After the 2005 Ashes, England travelled to Pakistan with high hopes of becoming the world’s undisputed heavyweight champions. They got their rear ends handed to them on a plate.
The same thing happened at the beginning of 2012 in the UAE. England topped the world rankings after destroying India at home, yet capitulated 0-3 to Pakistan again. Best in the world? Don’t make me laugh.
Now the Pakistanis are at it again. The Aussies arrived in the UAE last month with the most fearsome best fast bowler on the planet, an improving batting line-up, high hopes and a superb recent record.
After winning in South Africa earlier this year, Michael Clarke and Co probably felt like the world’s best team. Think again fellas.
Pakistan always seem to do this. They’re an incredibly tough team to beat in ‘home’ conditions. They’ve got world class batsmen and always manage to find good bowlers from somewhere. Hands up if you’d heard of Yasir Shah a month ago?
Whereas England were undone by a combination of Saeed Ajmal (now banned of course) and DRS in that series – the low pitches meant absolutely everything straight was hitting the stumps – the Aussies were outplayed in all three facets of the game. At least England competed with the ball.
Michael Clarke was justifiably downbeat after the defeat. The Aussies simply can’t win away against the Asian teams. Their main spinner, Nathan Lyon, is workmanlike but ineffective against top players of spin. Meanwhile, Mitchell Johnson was somewhat neutered by the benign surfaces. Clarke had nowhere to turn in the field.
So should we all be feeling smug? I think not. England don’t exactly boast a brilliant record in the subcontinent. Although we won in India recently, three of the four architects of that brilliant series win (Swann, Monty and Pietersen) are no longer in the side. Would the current England team prevail in these circumstances? I doubt it.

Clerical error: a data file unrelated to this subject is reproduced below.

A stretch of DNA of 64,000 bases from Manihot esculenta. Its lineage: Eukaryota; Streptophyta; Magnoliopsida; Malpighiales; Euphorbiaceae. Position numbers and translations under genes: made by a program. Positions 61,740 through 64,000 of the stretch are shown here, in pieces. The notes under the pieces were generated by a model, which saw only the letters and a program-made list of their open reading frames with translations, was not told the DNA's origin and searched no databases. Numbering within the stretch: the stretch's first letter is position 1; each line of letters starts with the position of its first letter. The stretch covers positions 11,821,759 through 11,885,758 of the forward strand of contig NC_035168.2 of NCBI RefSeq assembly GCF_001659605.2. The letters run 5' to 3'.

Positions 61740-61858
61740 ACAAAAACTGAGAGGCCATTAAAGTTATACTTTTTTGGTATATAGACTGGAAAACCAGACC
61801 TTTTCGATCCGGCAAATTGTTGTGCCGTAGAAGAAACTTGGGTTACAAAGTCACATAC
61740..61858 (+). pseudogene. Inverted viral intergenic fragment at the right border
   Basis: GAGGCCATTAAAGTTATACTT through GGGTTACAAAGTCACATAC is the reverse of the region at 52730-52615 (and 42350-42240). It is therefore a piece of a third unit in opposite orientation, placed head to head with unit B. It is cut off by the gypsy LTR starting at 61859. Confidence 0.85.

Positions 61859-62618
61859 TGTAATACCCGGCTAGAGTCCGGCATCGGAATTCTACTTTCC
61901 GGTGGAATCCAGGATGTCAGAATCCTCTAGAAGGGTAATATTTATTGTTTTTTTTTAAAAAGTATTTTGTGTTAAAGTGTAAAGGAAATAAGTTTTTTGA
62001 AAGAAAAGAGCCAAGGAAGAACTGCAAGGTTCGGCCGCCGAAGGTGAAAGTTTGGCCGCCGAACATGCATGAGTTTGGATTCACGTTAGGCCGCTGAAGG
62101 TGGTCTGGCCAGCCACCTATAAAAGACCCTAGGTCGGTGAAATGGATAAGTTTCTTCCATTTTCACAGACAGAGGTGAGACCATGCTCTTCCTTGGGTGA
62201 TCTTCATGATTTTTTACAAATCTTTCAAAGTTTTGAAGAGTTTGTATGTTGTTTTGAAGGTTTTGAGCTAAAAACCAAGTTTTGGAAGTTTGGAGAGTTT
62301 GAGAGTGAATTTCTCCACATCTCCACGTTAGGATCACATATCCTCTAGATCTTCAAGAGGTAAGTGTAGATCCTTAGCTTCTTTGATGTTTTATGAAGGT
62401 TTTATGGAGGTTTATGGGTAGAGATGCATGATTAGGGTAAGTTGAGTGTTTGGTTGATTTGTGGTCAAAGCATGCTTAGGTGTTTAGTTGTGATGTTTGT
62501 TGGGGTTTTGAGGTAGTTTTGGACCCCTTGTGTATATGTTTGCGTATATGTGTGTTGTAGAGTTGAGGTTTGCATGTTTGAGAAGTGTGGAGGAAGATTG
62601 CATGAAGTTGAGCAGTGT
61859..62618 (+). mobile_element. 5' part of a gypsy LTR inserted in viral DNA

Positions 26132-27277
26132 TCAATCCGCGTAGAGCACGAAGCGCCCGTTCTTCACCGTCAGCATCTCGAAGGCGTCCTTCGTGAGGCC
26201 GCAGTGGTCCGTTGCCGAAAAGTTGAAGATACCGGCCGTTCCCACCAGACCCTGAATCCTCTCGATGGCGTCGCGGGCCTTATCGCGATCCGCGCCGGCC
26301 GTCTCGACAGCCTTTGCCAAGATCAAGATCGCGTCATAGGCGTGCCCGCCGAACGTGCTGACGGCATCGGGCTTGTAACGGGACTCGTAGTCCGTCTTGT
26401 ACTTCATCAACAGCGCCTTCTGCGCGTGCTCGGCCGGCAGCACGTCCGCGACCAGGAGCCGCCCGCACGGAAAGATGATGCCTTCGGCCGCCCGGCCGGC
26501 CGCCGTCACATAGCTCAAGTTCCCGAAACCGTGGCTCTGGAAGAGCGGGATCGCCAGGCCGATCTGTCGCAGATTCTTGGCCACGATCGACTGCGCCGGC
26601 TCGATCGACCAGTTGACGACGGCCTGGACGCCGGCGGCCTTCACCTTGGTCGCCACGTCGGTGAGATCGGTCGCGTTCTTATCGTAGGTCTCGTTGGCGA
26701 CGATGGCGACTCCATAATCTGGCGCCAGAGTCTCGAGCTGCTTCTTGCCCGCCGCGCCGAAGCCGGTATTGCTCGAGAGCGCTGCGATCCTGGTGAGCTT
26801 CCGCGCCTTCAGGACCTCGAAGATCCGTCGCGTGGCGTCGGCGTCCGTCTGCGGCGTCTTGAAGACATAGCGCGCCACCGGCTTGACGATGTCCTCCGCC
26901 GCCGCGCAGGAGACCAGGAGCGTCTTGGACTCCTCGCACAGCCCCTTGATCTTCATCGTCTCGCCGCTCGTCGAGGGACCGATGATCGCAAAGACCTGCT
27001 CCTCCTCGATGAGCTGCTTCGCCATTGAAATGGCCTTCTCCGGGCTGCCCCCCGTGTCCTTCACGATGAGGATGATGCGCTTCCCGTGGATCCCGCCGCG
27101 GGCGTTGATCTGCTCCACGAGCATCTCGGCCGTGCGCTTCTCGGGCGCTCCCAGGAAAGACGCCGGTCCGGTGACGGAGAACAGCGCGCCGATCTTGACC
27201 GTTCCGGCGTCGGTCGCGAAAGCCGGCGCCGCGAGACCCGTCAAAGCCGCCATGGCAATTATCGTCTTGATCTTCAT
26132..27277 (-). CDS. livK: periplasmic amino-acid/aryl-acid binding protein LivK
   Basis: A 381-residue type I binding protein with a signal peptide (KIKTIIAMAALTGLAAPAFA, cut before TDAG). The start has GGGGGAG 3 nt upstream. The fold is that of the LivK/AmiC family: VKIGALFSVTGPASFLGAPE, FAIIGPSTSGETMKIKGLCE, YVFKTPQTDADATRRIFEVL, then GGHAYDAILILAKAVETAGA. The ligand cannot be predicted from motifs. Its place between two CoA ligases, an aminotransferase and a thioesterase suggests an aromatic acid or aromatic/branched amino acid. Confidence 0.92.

The truth is, Australia’s recent travails don’t really mean a lot. One could simply interpret Pakistan’s victory as part of a broader trend: the home team usually wins in test cricket. The recent statistics worldwide are quite remarkable.
What’s more, England have similar problems to the Aussies in all departments. When Harris and Johnson have retired, or are unavailable through injury, the Aussies will struggle. Pattinson and Cummins looks like top prospects, but they’re hardly ever fit.
The next generation of England bowlers also have question marks. I’m beginning to doubt whether Steve Finn will ever recover his best form. What happens when Jimmy Anderson retires?
England also share Australia’s weakness in the spin department – whether it’s the quality of spin bowlers available or our batsmen’s ability to play it. Moeen Ali did really well last summer, but it’s still very early in his development. Meanwhile, our batsmen made Nathan Lyon look positively brilliant last winter. It doesn’t bode well.
Then we come to the respective batting orders. Neither team looks settled. Maxwell is unproven, Doolan something of a journeyman with unremarkable first class statistics, and Chris Rogers can’t go on forever. They’ll need another opener soon.
England are remarkably similar in that we also have question marks at the top of the order. Has Alastair Cook been worked out? Will Lyth, Lees, Robson or even someone else (perhaps Jonathan Trott?) open with the skipper in next year’s Ashes?
Meanwhile, although both middle-orders are developing – it’s possible to put Steve Smith and Joe Root in a similar bracket – both lineups are somewhat in flux. At least England seem to have found a long-term solution at wicket-keeper. Brad Haddin is now 37 and hasn’t scored big runs for a while.
I imagine many England fans will relish Australia’s capitulation in the UAE and see cause for optimism next summer. They’ll see the canary yellow’s demise as evidence that an ageing team is finally in decline.
I’m not so sure myself. The Aussies simply found themselves in unfamiliar conditions in the UAE. They’ll soon get their swagger back (as long as Johnson regains his fitness).
As for our Ashes prospects, what does this all mean? Let’s ignore the micro and concentrate on the one big macro …
England will be playing at home next summer; therefore all things being equal (or rather both teams having an equal amount of problems) the law of averages suggests we’ll win.
Or does it? There’s home advantage and there’s home advantage. The Aussies will feel a lot more ‘at home’ on English pitches than they did in the UAE.